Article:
# Raspberry Pi Microscope Image Stitching

by MaggPi | 23 Mar 05:52

Raspberry Pi Microscope Image Stitching – Trial observations

Abstract: The note considers microscope computer vision image stitching using a Raspberry Pi camera and OpenCV software. An example real time stitching technique is demonstrated and its limitations are discussed.
Stitching demo is available at: https://youtu.be/xIEPgeUOURQ

Introduction:

• The purpose of this note is to demonstrate techniques suitable for ‘live’ web based stitching with Public Lab Microscopes.
• Image stitching combines several overlapping images into a single image. A typical example of image stitching is the panoramic display feature available on most mobile phone camera applications.
• The ability to quickly combine several microscope images into a single picture has several potential benefits: 1) Permits the user to identify and locate features at high resolution with expanded field of view. 2) Reduces the number of microscope objectives needed to survey the image. A single high resolution scan can be obtained which can be then be (re)displayed at lower resolutions as needed. 3) Provides a single image rather than multiple images for easier data storage and image processing.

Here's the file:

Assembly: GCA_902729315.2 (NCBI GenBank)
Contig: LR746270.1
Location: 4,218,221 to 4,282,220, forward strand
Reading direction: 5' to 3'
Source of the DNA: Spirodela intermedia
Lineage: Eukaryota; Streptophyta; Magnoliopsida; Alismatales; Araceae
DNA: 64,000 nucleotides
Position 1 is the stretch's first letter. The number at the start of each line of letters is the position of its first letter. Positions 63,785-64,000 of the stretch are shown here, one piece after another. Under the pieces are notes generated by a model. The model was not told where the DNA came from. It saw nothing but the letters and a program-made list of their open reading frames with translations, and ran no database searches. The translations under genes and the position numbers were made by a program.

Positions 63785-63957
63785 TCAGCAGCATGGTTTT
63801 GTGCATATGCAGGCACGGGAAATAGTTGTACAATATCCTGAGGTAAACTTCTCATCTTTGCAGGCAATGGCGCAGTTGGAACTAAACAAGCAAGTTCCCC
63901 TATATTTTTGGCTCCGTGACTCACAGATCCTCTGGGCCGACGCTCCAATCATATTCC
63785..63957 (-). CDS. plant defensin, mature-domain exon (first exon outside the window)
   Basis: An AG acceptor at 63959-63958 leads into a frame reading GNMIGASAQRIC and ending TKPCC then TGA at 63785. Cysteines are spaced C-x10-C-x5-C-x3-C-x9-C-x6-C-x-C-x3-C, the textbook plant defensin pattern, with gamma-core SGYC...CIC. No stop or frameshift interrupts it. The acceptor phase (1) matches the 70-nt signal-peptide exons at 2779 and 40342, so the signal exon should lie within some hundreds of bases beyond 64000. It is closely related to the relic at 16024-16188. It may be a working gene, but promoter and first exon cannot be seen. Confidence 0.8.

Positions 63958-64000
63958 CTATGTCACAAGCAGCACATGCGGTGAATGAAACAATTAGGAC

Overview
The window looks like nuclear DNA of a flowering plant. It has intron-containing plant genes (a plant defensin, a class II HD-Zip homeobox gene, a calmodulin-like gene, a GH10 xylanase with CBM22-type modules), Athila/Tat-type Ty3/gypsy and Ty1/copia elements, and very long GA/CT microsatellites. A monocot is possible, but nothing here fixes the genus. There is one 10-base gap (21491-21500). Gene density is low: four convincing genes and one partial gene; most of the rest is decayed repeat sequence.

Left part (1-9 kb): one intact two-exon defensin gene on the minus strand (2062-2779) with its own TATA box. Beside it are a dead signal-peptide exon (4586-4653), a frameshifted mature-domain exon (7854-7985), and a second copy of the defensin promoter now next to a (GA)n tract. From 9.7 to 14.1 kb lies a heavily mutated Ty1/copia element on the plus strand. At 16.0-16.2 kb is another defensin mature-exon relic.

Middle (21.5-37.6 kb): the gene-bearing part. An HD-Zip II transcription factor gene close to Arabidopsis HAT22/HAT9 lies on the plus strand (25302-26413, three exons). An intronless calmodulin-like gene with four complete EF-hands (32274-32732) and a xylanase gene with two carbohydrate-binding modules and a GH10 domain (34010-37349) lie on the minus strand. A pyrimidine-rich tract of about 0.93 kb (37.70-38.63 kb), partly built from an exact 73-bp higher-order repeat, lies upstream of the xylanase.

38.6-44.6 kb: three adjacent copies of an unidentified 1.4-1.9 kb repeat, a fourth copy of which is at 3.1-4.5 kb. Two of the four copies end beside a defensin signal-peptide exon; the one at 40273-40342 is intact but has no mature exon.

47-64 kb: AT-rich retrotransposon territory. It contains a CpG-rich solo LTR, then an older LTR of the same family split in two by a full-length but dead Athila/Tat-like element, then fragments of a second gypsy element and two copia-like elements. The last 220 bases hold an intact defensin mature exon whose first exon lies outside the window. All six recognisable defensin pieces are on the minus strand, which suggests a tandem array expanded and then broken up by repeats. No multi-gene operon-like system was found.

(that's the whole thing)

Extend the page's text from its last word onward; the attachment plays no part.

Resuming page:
• Current microscope image stitching applications include, open source ImageJ/MIST and commercial options Microvisioneer . While these applications provide value for a wide variety of specialized applications, this note considers image stitching designs for low cost microscope open hardware, open source software and a ‘point and click’ real time display user interface.
• Public Lab GSOC 2019 proposal ideas describes ‘live microscope stitching’ as a future upgrade to MapKnitter.

System description: Major System components are described below:

• Raspberry PI 3B+ computer: The computer controls the camera and display. The USB port is used to power the microscope light when the Public lab stage is used.